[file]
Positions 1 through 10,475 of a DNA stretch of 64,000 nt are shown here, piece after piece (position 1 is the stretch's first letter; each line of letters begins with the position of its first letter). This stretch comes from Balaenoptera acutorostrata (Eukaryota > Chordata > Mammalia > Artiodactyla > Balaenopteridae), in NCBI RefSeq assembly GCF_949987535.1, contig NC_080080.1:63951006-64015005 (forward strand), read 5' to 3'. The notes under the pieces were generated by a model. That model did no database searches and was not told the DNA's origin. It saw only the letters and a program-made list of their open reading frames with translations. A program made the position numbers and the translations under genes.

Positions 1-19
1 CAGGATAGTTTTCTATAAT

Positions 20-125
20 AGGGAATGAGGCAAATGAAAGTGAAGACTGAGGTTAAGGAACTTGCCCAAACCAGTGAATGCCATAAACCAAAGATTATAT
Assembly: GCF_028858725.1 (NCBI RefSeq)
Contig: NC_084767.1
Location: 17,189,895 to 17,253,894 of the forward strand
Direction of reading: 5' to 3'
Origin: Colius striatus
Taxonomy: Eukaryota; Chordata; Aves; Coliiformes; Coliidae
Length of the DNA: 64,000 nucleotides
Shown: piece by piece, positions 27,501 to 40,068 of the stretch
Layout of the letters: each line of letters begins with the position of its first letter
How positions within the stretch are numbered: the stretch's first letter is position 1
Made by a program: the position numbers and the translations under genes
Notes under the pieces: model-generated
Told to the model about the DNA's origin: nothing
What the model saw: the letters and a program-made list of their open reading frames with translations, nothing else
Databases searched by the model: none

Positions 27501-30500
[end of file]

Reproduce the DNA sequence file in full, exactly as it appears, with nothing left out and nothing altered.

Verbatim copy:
Positions 1 through 10,475 of a DNA stretch of 64,000 nt are shown here, piece after piece (position 1 is the stretch's first letter; each line of letters begins with the position of its first letter). This stretch comes from Balaenoptera acutorostrata (Eukaryota > Chordata > Mammalia > Artiodactyla > Balaenopteridae), in NCBI RefSeq assembly GCF_949987535.1, contig NC_080080.1:63951006-64015005 (forward strand), read 5' to 3'. The notes under the pieces were generated by a model. That model did no database searches and was not told the DNA's origin. It saw only the letters and a program-made list of their open reading frames with translations. A program made the position numbers and the translations under genes.

Positions 1-19
1 CAGGATAGTTTTCTATAAT

Positions 20-125
20 AGGGAATGAGGCAAATGAAAGTGAAGACTGAGGTTAAGGAACTTGCCCAAACCAGTGAATGCCATAAACCAAAGATTATAT
Assembly: GCF_028858725.1 (NCBI RefSeq)
Contig: NC_084767.1
Location: 17,189,895 to 17,253,894 of the forward strand
Direction of reading: 5' to 3'
Origin: Colius striatus
Taxonomy: Eukaryota; Chordata; Aves; Coliiformes; Coliidae
Length of the DNA: 64,000 nucleotides
Shown: piece by piece, positions 27,501 to 40,068 of the stretch
Layout of the letters: each line of letters begins with the position of its first letter
How positions within the stretch are numbered: the stretch's first letter is position 1
Made by a program: the position numbers and the translations under genes
Notes under the pieces: model-generated
Told to the model about the DNA's origin: nothing
What the model saw: the letters and a program-made list of their open reading frames with translations, nothing else
Databases searched by the model: none

Positions 27501-30500